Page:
Who by Fire by Diana Spechler
Harper Perennial - Fiction
I finished Who by Fire over the weekend, which is just one way of saying I had a really book-happy weekend. Don't you love that? Still playing catch-up, here. 6 more reviews and I can have a party. Of course, by then I'll probably have completed two more books, but we just won't bother thinking about such things.
Who by Fire is about a small family that has been shattered by tragedy, gradually drifting apart as the scars from that tragedy remain with them. Brother Ash and sister Bits have grown and left home, while their mother continues to live in the house where they grew up. Their younger sister, Alena, disappeared many years ago, their father abandoned the family, and now brother Ash has become an Orthodox Jew, changed his name to Asher and moved to Israel. Convinced that his family's concern that he has joined a religion they consider a "cult" is detrimental to his immersion in his new life studying in a yeshiva (the family is Jewish, but Bits and their mother are not practicing Jews), Ash cuts off contact with his mother and sister.
Bits decides she must go fetch her brother to convince him to come to the funeral when their mom says kidnapped sister Alena's remains have been found. But, Bits is broke. And, she's kind of a disaster. Their mother is simply confused, lonely and desperate. It will take a lot more than a funeral to bring this family back together and make them whole, again.
There is so much more to this book, but I'm hesitant to go into any great detail because I don't want to spoil it for anyone, so I'll try to speak in generalities. First things first: I wish I was in a face-to-face book club because I think there are many little strands of this story that are utterly fascinating and worth talking about. If you're in a book club and looking for great titles, grab Who by Fire. It's beautifully written and there are numerous topics worth discussing. I can easily visualize a group of people getting together, maybe whipping up some Jewish food items to snack on and discussing not only the story, the themes of guilt and redemption, loss and healing, family and strangers, love and abandonment but also the basics of Judaism, the many facets of the characters, and what religion did or did not mean to each of them as they struggled with the wounds Alena's kidnapping inflicted upon the family.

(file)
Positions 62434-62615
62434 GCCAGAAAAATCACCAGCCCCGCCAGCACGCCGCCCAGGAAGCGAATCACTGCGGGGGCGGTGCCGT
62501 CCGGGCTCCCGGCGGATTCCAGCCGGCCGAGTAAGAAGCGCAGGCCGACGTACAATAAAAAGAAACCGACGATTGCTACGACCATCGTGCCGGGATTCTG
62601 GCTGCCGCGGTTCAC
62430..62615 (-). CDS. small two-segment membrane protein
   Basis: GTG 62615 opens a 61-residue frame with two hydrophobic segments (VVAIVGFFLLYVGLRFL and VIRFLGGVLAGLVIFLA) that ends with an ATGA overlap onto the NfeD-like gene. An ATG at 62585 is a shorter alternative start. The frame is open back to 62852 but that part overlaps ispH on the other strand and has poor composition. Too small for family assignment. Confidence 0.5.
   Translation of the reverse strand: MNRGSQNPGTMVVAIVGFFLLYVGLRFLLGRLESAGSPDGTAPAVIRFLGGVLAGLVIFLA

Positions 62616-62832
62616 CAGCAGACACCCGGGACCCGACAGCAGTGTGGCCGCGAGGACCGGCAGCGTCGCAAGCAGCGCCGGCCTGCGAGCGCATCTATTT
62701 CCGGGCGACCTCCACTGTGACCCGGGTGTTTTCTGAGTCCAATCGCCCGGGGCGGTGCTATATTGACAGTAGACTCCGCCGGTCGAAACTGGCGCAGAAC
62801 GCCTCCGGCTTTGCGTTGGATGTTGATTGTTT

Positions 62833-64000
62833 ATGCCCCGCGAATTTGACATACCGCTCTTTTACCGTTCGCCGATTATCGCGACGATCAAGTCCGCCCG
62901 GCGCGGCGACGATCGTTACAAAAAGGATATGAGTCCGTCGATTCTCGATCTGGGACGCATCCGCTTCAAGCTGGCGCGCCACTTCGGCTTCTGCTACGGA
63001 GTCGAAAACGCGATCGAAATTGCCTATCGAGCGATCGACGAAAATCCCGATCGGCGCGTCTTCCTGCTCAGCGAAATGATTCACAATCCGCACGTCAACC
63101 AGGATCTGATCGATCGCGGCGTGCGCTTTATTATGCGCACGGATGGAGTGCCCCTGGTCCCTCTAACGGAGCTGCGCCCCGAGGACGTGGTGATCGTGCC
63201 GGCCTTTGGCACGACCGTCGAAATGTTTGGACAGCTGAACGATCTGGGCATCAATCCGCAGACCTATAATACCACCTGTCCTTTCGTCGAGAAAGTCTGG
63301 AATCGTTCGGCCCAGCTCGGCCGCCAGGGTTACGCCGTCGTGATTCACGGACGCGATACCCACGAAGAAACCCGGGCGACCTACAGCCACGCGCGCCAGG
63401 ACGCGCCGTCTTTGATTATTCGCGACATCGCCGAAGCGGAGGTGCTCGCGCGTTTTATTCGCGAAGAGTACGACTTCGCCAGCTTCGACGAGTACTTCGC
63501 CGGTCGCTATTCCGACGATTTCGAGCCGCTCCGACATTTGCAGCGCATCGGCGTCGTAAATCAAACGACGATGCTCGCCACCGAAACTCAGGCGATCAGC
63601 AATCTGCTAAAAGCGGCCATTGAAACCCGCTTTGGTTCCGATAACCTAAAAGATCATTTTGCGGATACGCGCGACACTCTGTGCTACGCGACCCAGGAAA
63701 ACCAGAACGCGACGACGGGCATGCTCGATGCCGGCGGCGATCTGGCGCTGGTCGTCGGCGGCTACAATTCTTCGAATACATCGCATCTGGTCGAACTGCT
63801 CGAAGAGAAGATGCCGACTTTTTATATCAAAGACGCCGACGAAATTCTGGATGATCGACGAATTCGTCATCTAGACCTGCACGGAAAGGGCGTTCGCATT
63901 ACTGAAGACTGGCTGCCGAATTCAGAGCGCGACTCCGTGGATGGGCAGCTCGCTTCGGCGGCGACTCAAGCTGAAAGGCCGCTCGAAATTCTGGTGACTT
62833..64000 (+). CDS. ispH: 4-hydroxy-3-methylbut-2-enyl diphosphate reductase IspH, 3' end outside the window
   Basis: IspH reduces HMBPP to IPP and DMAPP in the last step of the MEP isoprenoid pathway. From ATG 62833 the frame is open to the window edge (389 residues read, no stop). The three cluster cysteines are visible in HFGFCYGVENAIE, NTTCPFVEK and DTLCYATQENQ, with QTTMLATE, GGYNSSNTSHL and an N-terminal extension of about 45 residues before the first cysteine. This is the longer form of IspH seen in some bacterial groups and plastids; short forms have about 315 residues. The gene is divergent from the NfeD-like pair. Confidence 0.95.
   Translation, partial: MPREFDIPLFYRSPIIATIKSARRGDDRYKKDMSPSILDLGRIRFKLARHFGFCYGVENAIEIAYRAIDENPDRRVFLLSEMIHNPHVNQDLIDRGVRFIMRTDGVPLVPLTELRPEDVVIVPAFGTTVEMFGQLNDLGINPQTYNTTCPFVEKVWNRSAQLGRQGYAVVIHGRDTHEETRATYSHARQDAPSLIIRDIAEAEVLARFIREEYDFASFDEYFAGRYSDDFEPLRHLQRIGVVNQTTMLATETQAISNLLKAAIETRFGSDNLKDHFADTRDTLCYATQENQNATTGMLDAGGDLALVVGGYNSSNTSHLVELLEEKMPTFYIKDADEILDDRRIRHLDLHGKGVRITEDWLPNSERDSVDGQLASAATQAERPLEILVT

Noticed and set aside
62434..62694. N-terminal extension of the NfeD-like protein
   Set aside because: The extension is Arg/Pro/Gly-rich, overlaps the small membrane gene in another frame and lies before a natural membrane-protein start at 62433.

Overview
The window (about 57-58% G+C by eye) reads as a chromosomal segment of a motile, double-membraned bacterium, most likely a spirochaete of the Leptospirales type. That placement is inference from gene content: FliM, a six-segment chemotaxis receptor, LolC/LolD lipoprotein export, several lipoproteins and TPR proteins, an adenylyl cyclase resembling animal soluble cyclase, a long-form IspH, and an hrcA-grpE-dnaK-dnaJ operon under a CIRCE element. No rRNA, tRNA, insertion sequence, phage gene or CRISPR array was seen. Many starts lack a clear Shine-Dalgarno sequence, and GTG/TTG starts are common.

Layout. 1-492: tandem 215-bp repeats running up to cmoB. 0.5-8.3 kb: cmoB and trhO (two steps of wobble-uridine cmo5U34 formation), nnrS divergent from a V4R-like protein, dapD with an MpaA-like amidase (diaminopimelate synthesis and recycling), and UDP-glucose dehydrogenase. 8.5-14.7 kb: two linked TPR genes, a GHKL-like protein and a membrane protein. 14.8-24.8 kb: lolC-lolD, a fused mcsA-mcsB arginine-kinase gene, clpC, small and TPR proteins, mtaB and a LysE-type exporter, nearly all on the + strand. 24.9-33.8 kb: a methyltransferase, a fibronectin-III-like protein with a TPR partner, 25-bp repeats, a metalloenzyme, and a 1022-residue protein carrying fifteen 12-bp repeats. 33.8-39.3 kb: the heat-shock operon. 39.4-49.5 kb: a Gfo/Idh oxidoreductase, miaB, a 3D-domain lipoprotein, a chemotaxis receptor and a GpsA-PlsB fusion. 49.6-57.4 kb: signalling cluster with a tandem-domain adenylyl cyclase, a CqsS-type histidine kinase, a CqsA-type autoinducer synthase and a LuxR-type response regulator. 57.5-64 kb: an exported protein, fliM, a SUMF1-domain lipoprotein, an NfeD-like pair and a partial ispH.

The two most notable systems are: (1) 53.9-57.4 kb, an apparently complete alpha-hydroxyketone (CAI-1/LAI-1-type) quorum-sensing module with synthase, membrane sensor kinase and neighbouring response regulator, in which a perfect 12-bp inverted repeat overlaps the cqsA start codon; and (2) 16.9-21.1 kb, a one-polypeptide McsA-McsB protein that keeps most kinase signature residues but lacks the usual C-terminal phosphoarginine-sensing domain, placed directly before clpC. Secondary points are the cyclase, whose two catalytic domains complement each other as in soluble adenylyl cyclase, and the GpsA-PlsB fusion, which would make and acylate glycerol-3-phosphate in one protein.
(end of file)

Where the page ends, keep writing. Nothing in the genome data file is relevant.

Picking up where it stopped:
I loved the way the author handled the religious aspect. Regardless of what religion you're talking about (and I include atheism and agnosticism), there is often a fine line between teaching and preaching. Reading about Judaism in Who by Fire is really a learning experience. There was just enough information to make me wish my husband hadn't packed up Judaism for Dummies (seriously -- he put it away, just when I needed the book). I read a little from World Religion for Dummies, instead. Obviously, we're well-stocked on books for the uninformed.
Iwanted to know more about Orthodox Jews, but I did feel as if I added to my knowledge base and my interest in their mode of dress, the long side curls described by the author, etc., inspired me to look up some photos on the internet to see what they look like in real life. This photo of Jews celebrating Purim looks a little comical, but it's a pretty good visual. Some of the Biblical references crossed over with my current Bible study, which made the reading doubly fun. I knew about Purim, Omer, and many of the Bible stories told by Ash or which his character discusses with the people in his yeshiva.
And, then, there are the characters. You could dicker all day about the characters. They're often annoying, but at the same time you can't help but hold out hope that somehow they'll find a way to learn how to be a family, again, to heal and to lean on each other for strength. While each of the characters are deeply flawed, the author builds a logical basis for their problems and there is always an undercurrent of hope. Everything that has happened to this family had its genesis in the horrible events of a single day, when a beautiful child disappeared and the unraveling process began. But, the fact remains that they need each other and there's always a sense that somehow this family could be knit back together.
Absolutely an amazing, beautifully structured and written first novel with one believable characters and dialogue, both humorous and moving moments and one of the most satisfying endings I've read this year.
Have you read and reviewed this book? I'll be glad to add a link to your review. Have you missed it? Go buy a copy. You'll love it.